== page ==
THOUSANDS OF MULTIPLE SCLEROSIS (MS) patients got an all-too-familiar message recently: Their lives are ruled by experts. The issue was their access to Tysabri, a breakthrough biotech drug with a unique ability to slow down the debilitating progression so feared by MS patients. The manufacturers pulled Tysabri from the market after two patients died from an unexpected side effect. Now the FDA has to decide whether to let the drug come back after new research has verified its potency against MS while also suggesting a 1 in 1,000 chance of the fatal side effect.
The FDA did what it usually does in these situations. It convened an advisory committee of experts. They got it half right. They unanimously recommended putting the drug back on the market. But they split on the crucial question of whether to recommend using the drug as a first-line therapy instead of waiting until patients fail on the current crop of drugs. And the committee strongly suggested that the FDA put together a potent "risk management" scheme to make sure Tysabri is used the way the FDA thinks it should be used.
Then the FDA's own experts took over. They are expected to reach a decision in the next month or so. No one thinks they will keep the drug off the market--but the FDA still has to decide which MS patients it will allow to use Tysabri and which patients it will keep from using Tysabri.
What about the patients, you ask? Well, a bunch of them testified at that advisory committee meeting, shuffling about with canes and wheelchairs, and almost all of them begged the FDA to bring Tysabri back. But as a cable news anchor said, the FDA decides on the basis of science, not emotion. Experts only, please.
In this instance, however, science doesn't have the answer. The issue, after all, is not whether the drug works or whether it sometimes kills people. It is whether the trade-off is worth it: Is a 1 in 1,000 chance of dying a risk worth running in order to reduce the much-feared "relapses" associated with MS by two-thirds or to diminish the formation of brain lesions by 83 percent? The experts on these questions are the patients. They are the only ones who can balance quality-of-life against the risk of death. Their views should be absolutely paramount.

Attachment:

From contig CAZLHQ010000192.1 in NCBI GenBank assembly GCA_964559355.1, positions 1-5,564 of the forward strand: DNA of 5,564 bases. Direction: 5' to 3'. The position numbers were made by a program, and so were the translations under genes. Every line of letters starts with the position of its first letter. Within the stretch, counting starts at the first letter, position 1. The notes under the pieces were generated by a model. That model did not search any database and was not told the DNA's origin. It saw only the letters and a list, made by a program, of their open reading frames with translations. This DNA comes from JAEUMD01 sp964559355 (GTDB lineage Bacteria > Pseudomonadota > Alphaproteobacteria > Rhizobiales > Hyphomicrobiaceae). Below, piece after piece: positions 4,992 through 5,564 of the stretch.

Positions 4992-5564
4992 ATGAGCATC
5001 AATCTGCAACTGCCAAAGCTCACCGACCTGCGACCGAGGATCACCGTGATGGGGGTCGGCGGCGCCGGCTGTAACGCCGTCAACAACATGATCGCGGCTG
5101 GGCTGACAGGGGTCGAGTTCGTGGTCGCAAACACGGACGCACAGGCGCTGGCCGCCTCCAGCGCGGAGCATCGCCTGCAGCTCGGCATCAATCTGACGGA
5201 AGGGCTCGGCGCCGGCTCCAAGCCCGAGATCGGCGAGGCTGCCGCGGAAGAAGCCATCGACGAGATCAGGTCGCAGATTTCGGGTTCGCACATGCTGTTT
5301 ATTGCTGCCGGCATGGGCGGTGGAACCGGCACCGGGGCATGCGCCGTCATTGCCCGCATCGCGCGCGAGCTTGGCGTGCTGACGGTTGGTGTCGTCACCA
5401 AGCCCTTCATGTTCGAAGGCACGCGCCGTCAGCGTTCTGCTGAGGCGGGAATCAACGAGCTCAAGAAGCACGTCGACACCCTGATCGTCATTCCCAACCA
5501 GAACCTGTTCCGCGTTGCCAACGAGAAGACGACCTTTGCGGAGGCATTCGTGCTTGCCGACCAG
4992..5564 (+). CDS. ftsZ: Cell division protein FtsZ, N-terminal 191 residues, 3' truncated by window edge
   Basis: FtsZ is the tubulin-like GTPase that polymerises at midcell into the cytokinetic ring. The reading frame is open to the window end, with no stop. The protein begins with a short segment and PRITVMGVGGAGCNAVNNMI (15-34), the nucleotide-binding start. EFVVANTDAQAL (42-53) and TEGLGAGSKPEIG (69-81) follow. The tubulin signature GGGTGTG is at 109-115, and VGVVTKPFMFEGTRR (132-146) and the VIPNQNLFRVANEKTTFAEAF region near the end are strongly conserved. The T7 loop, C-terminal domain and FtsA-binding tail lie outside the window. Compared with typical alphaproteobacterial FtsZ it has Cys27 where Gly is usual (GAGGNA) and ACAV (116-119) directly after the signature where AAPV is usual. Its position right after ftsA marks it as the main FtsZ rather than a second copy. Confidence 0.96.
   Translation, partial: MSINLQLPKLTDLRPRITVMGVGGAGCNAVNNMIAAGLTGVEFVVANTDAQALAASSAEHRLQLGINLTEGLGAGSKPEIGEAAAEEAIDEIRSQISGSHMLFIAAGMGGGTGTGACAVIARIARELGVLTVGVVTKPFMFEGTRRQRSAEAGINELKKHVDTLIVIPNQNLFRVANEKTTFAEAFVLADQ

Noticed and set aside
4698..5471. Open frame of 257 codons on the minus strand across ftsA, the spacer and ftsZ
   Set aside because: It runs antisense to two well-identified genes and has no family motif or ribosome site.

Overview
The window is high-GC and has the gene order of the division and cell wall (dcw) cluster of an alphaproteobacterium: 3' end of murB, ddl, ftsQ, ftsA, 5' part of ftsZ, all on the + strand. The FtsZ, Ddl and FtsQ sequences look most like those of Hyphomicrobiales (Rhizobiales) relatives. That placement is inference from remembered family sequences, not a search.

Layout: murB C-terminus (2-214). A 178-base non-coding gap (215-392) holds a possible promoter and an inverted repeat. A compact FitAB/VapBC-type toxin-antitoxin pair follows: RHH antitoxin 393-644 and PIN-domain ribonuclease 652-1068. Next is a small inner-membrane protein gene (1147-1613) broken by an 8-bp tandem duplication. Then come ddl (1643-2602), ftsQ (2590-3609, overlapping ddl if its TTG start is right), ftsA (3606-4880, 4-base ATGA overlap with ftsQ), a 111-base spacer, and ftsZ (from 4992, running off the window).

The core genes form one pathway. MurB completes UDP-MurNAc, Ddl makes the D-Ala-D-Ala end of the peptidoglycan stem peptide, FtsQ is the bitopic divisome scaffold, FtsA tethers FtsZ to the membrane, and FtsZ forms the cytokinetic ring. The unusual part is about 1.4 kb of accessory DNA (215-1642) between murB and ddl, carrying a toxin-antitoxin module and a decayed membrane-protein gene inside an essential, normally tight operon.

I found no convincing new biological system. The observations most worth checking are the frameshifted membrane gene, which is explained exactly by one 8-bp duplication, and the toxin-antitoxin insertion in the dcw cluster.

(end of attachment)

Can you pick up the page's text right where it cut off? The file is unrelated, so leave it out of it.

Critics of patient power can correctly point out that people who testify at FDA hearings are not representative. MS sufferers who are happy enough without Tysabri, for example, are unlikely to travel to suburban Maryland to talk for three minutes before a panel of silent doctors and bureaucrats.
But, as it happens, we know quite a lot about what MS patients in general think of Tysabri. In addition to the usual clinical trial evidence on safety and efficacy, we have exceptionally sound survey data. In order to discover the preferences of MS patients, I worked with survey researchers at Roper Public Affairs to conduct a representative survey funded by Biogen Idec, one of the manufacturers of Tysabri. What we found is spectacular.
Roughly half of MS patients want to take their chances with Tysabri and its potentially fatal side effects. This feeling is consistent throughout the MS population regardless of level of disability. In other words, patients who are still early in the progression towards severe disability are about as interested in Tysabri as those who are already using canes and wheelchairs.
The patients also have strong feelings about FDA regulation. Seventy-one percent agreed with the statements, "If a drug has safety concerns, the FDA should warn people, but I should be free to decide with my doctor whether to use those drugs or not," and "I am capable of making my own treatment choices, based on the information and advice I get from my doctor." Patients want FDA expertise, but not FDA fiat putting valuable drugs out of reach.
This is not to say the patients want to decide everything all by themselves. Far from it. Three-fourths of our sample had seen their neurologist at least four times in the previous two years and usually talked about drug side effects. Eighty-one percent said they would be willing to visit their neurologist more often in order to get a better but riskier drug (only 2 percent disagreed; the rest agreed "somewhat").